The Nintendo Switch eShop continues to grow near daily. The quality does vary but some of this generation’s greatest titles quietly appeared without warning on the storefront. Likewise, a fair amount of titles that would benefit from more development time or a non-release also show up there. How does Balancelot fair as it coasts onto the eShop?
Getting Over It with Bennett Foddy took the community by storm in 2017. The simplistic combination of physics, obstacles and wackiness hit at a time that the world needed to step away from photorealistic graphics and ray-tracing technologies. Now, near 4 years later, Balancelot arrives to ride the proverbial coattails. Unfortunately, that statement alone sums up this experience. Conceptually, Balancelot is a blend of Getting Over It, with just a dash of Trials. This, while intriguing on paper, is a mess in execution. Selecting one of the two playable characters (more available later) you must balance (it’s in the name) and joust your way to fame all while staying upright on your unicycle. No, that was not a typo, this game is played in its entirety from the perspective of a medieval knight too poor to afford a steed so he must joust his away atop a unicycle.
Visually, Balancelot is at its high point
Soft pastel colours evoke paintings from the time. The simplistic animation, to an extent, evokes memories of marionette puppet shows that we studied while trying to stay awake during history class. By no means is this going to blow your mind, but considering where we have to go from here it’s important to point out a positive early.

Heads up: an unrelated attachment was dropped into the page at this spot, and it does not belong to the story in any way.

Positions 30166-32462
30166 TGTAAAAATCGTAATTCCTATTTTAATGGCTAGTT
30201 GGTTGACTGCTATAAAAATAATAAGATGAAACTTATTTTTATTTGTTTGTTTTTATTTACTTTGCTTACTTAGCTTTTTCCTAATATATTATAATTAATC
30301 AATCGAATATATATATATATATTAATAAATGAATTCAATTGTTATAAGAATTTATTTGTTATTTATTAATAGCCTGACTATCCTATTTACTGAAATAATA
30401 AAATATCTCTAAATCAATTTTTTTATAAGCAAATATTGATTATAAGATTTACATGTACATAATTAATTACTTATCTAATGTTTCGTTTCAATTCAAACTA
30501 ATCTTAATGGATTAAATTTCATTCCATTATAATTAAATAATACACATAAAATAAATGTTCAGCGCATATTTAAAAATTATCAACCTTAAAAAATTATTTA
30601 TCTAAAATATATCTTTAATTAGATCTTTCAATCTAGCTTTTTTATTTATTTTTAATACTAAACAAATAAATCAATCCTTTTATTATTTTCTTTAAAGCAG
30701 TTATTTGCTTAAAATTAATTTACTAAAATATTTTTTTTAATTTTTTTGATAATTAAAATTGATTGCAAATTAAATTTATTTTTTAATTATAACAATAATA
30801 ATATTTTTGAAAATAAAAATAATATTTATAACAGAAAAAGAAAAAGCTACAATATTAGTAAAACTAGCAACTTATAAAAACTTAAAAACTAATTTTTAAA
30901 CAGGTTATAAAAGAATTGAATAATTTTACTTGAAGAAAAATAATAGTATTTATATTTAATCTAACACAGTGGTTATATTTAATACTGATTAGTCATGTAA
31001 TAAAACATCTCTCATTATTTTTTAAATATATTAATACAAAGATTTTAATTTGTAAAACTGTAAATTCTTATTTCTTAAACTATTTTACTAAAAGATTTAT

Control-wise, where to start?
Trials is tough and fair. Upgrading your bike, learning the weights and nuance of each class feels organic and right. Balancelot, however, feels wonky and broken. Movement is handled via the L & R with balancing your character mapped to the left stick. You can jump with B (hop) and thrust your lance with Y. That’s it. On paper this is easy, pick up and play fun. The problems lie in the actual feel of the game. The speed does not feel tied to balance and vice versa. Often we felt our character flopped in the wrong direction especially in terms of how real physics would come into play. Everything ends up feeling overly loose which breaks immersion but also your patience. Jumping never feels right as some trend toward moon physics and others feel like you have a bad of rocks attached to your hip. Navigating the small death trap-filled levels shouldn’t take long but is artificially drawn out due to the poor controls.
Audibly, Balancelot is no better
On the surface, the music does fit the tone but barely. The overall lack of variety just wears thin. This is not as crucial but feels like a missed opportunity. The ability to create the illusion of immersion via audible cues would have only benefited this title. The generic SFX serves as filler more than a proper addition and never attempts to engage the player.
On the whole, Balancelot is just not good. The concept is solid and there very well could be a decent bit of fun to be had but it’s just not here. A multiplayer battle mode, tighter controls, upgradable unicycles, customisation All of these components are missing and would have easily helped out this hollow shovelware title.
Review code provided
Platform: PC, Xbox, PlayStation, Nintendo
Release Date: 22/01/2021
No. of Players: 1
Category: Adventure, Platform
Developer: AnvilBird Interactive, Ratalaika Games
Publisher: Ratalaika Games
Download link: US eShop / UK eShop